Devastating storms, runoffs from early snowmelt, and rising rivers can happen when you least expect them. Floods are the most common natural disaster in the United States, and many properties have some risk of flooding. Being prepared now could not only save lives, but also reduce the emotional toll and property damages that may come with disaster.
The SFHA is also known as the 100-year floodplain, or the area with a 1% chance of flooding every year. To find out if your property is within the SFHA you can view King County iMap, visit Floodsmart.gov or call the Public Works Department. The Public Works Department can also help you find additional flood insurance information and help with Flood Insurance Rate Map Zone Determination.
King County also offers historical flood photos online, which can help you to determine the risk and type of flooding in your area. Historical Flood Photos
A floodplain development permit is also required prior to beginning any development within the SFHA. Development is defined as "manmade alteration of unimproved real estate, including but not limited to buildings or other structures, mining, dredging, filling, grading, paving, excavation or drilling operations, storage of equipment and materials and subdivision of land. For properties within the floodplain, development also includes the removal of more than 5% of the native vegetation on the property, or alteration of natural site characteristics."
Landowners can apply for a floodplain development permit at Public Works. Regulations for development within the SFHA are found within NBMC 14.08.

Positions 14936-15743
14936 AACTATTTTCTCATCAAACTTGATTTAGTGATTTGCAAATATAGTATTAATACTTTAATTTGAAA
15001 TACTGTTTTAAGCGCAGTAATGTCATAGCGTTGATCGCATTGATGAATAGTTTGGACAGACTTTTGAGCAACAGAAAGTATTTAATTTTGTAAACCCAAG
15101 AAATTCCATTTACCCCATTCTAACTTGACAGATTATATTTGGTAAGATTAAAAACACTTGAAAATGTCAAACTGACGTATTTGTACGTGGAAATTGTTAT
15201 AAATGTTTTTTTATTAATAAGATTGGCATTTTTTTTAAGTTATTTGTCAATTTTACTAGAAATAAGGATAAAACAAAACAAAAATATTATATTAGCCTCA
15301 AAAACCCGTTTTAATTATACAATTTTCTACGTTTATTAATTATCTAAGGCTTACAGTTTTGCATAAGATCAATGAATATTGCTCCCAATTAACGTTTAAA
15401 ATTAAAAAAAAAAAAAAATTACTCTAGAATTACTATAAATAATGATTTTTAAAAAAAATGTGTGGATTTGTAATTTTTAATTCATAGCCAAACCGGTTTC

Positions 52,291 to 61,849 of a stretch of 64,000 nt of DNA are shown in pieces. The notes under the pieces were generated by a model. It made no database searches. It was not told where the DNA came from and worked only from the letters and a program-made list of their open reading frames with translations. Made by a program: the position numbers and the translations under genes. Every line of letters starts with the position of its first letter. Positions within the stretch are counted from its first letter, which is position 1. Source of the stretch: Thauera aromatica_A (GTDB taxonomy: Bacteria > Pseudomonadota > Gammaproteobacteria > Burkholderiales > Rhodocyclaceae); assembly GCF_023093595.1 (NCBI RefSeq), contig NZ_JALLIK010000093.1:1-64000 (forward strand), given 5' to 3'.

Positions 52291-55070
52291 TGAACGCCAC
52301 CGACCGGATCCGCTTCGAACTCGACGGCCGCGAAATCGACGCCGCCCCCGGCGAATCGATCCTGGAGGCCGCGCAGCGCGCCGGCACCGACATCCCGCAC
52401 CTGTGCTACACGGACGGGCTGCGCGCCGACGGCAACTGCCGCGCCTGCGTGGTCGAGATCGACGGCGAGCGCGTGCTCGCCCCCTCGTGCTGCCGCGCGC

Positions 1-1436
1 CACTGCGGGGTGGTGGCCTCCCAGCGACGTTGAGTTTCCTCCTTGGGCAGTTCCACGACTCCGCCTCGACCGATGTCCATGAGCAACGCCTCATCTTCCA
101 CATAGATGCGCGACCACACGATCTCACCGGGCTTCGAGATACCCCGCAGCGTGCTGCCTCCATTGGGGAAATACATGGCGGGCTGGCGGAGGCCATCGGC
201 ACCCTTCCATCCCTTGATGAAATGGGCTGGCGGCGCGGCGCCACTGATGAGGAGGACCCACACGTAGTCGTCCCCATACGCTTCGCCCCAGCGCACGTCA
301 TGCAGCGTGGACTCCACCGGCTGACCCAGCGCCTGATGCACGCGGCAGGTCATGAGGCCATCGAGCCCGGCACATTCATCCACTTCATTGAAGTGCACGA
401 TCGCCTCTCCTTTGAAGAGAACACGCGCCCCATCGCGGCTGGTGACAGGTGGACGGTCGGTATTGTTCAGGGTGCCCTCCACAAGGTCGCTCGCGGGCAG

The floodplain is the area adjacent to rivers and streams that periodically flood. Floodplains are hydrologically important, environmentally sensitive, and ecologically productive areas that perform many natural functions. In addition to the scenic and recreational value of the floodplain, they also provide habitat, food, and protection to fish and wildlife, recharge aquifers, improve water quality, and created the rich farmland for which the area is known.
North Bend is located within the Snoqualmie Watershed. The Snoqualmie Watershed is the largest and most forested in King County, encompassing almost 700 square miles. North Bend participates in the Snoqualmie Watershed Forum which has a goal of protecting and restoring the health of the watershed.
The City's Floodplain Management Plan (PDF) describes local flood hazards, provides information specific to the natural functions of the floodplain within North Bend, identifies problem areas, describes preventative measures and property protection, and provides an action plan for projects identified within the plan.